Golden State Warriors: In the Fire With Bob Meyers

“Greatness lives at the edge of destruction”. Golden State Warriors accomplished general manager Bob Meyers and Warrior fans, received what they wanted, but ultimately did not get what they wanted. Given the enormity of the NBA Finals, Meyers may have succumbed to both the external and internal demands routinely accompanied when you are in an environment, surrounded by people who are not only accustomed to enjoying a substantial amount of success but furthermore who are not quiet when their own self fulfilled expectations are not materializing. Understandably, when such behavior is abundantly clear, even a sound reasonable man may feel like he is not allowed to lose. Especially when you are in custody of arguably the most prized possession savant small/power forward Kevin Durant, who even the casual sports fan like “my momma” heard whispers of Kevin “KD” Durant playing elsewhere.

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This past Monday night during Game 5 of the NBA Finals in Toronto, Canada. It seemed as if the entire world eagerly awaited the return of Golden State Warrior’s superstar small/power forward Kevin Durant. Pre-game and more importantly during the 1st quarter of the actual game, Durant resembled and performed like the distinguished player fans were familiar with and loved. However, Durant’s time on the court was short lived. During a non-contact offensive possession with the ball in Durant’s hand, he tore his Achilles. Despite, Durant’s looming absence, his team the Golden State Warriors prevailed and won the game 106-105.

During the post-game interview, a visibly emotional Warrior’s general manager Bob Meyers said: “I don’t believe that there’s anybody to blame. But I understand this world, and if you have to, you can blame me. I run our basketball operations department”. At first glance, it immediately signaled that there existed a close union between Meyers and Durant. Meyer’s touching words embodied so much leadership, sadness, and soul searching. Some critics the following morning lambasted Meyer’s move. They even accused Meyers of crying “dry” tears.  Meanwhile, others deemed Meyer’s move as selfish.

While still emotionally invested, my initial response was in the mind frame of it was irresponsible how Golden State handled Durant’s injury prior to Game 5. Although completely unsubstantiated Golden State must have heard or believed in the relentless chatter that Durant had strong feelings about continuing his professional basketball career in another uniform.

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The old sports adage is “it only takes one play to change a game”. Well on the play Durant went down, not only did the Warrior’s championship hopes dwindle, but also the prospect of a brighter future for the handful of other NBA franchises who were in the running for Kevin Durant’s services. Additionally, that one play changed the complexion of this summer’s free agency potency, but it also abruptly changed the direction for the illustrious Golden State Warrior’s for the foreseeable future. Furthermore, I believe it will change the trajectory and protocols of how teams handle franchise players. Not only in basketball but in the entire sports landscape.

Quite frankly, I admire and fully respect Kevin Durant exhibiting toughness, grit, and willingness. He put it all on the line for his team, organization, and fans. It symbolizes the winning attributes and character that warriors represent. Without question, tough decisions lie ahead for Bob Meyer as well as Kevin Durant.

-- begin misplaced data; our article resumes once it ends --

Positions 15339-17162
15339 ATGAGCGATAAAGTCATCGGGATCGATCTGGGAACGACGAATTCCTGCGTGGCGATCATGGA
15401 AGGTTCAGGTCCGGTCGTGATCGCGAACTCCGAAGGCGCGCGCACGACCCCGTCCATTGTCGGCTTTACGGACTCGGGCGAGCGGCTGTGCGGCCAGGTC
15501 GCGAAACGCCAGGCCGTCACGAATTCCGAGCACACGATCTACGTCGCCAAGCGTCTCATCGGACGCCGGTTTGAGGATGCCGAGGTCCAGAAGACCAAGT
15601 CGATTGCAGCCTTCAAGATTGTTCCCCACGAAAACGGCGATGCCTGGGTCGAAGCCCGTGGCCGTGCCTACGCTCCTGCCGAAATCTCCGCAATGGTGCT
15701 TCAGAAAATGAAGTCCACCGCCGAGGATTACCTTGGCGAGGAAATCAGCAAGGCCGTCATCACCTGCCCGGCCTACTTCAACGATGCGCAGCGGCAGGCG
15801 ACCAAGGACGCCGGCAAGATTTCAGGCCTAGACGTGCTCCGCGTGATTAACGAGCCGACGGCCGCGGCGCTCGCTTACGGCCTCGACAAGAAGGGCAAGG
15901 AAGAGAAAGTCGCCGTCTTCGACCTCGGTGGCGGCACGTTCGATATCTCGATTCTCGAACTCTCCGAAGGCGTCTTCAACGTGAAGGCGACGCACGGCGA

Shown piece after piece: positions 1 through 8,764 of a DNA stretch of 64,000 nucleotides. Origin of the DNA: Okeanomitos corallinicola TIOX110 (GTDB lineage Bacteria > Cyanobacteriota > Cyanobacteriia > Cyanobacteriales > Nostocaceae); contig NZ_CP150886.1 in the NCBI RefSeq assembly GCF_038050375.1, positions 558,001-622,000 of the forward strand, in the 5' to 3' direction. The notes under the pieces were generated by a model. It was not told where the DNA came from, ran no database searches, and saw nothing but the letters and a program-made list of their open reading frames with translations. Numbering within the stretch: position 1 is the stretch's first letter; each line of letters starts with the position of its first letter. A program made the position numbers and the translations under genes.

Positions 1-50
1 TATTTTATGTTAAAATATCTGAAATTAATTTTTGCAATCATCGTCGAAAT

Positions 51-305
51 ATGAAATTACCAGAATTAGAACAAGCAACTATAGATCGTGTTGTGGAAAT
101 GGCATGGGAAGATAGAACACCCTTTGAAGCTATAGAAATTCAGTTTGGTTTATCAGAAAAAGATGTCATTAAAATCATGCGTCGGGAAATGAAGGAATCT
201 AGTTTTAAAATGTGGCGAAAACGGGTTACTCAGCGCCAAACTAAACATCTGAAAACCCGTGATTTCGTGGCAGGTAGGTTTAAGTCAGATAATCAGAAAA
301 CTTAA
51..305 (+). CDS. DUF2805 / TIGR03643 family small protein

Durant is 6’9″ 240lbs when evaluating his basketball skill set and abilities on the court are like a Renaissance man. Durant can handle the basketball in all phrases required. He can take the responsibility of bringing the ball up the court. Durant is effectively able to utilize his ball handling talents to create space for his signature pull-up jump shot on the perimeter. He can also abruptly blow by a defender in route to the basket.

The area of Durant’s game that makes it flat unfair to current competitors and forces Hall of Famers to make room for one more, is Durant’s shooting range package. Durant is deadly with any shot from the free throw line to the rim mid-range game. He can take a couple of steps past half-court and bury a 30ft 3-point shot. Even worse, Durant can even make the Ice Cube Big 3 4-point long range ball. I would imagine given his response at the podium, will oblige to any and all Kevin’s wishes. Especially if Durant expresses a desire to remain with his current team.

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After all, Warrior’s team owner Joe Lacob, said following his team’s Game 5 victory “I have experienced a lot since owning this team”. Some lows and many highs. Tonight was incredible pride in the resiliency of our team. And respect for KD coming back with our backs against the wall. But I am also so unbelievably sad about the KD injury”.

“When you win a lot, you lose the ability to lose”. These piercing words along with the philosophical wisdom at the onset of this article were once uttered by Will Smith. Smith possesses brainpower that fuels people’s aspirations and ambitions. He also is a minority stake owner for the NBA franchise Philadelphia 76ers along with his wife Jada Pinkett Smith. I am confident Meyers, Lacob, and team leader shooting guard Stephen Curry will find a way to carry on the Warrior’s winning tradition. Just maybe not at the same altitude.

How do you feel about the leadership of Bob Meyers for the Golden State Warriors? Leave a comment below.

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Follow Jamal on Twitter @JamalBurke9.

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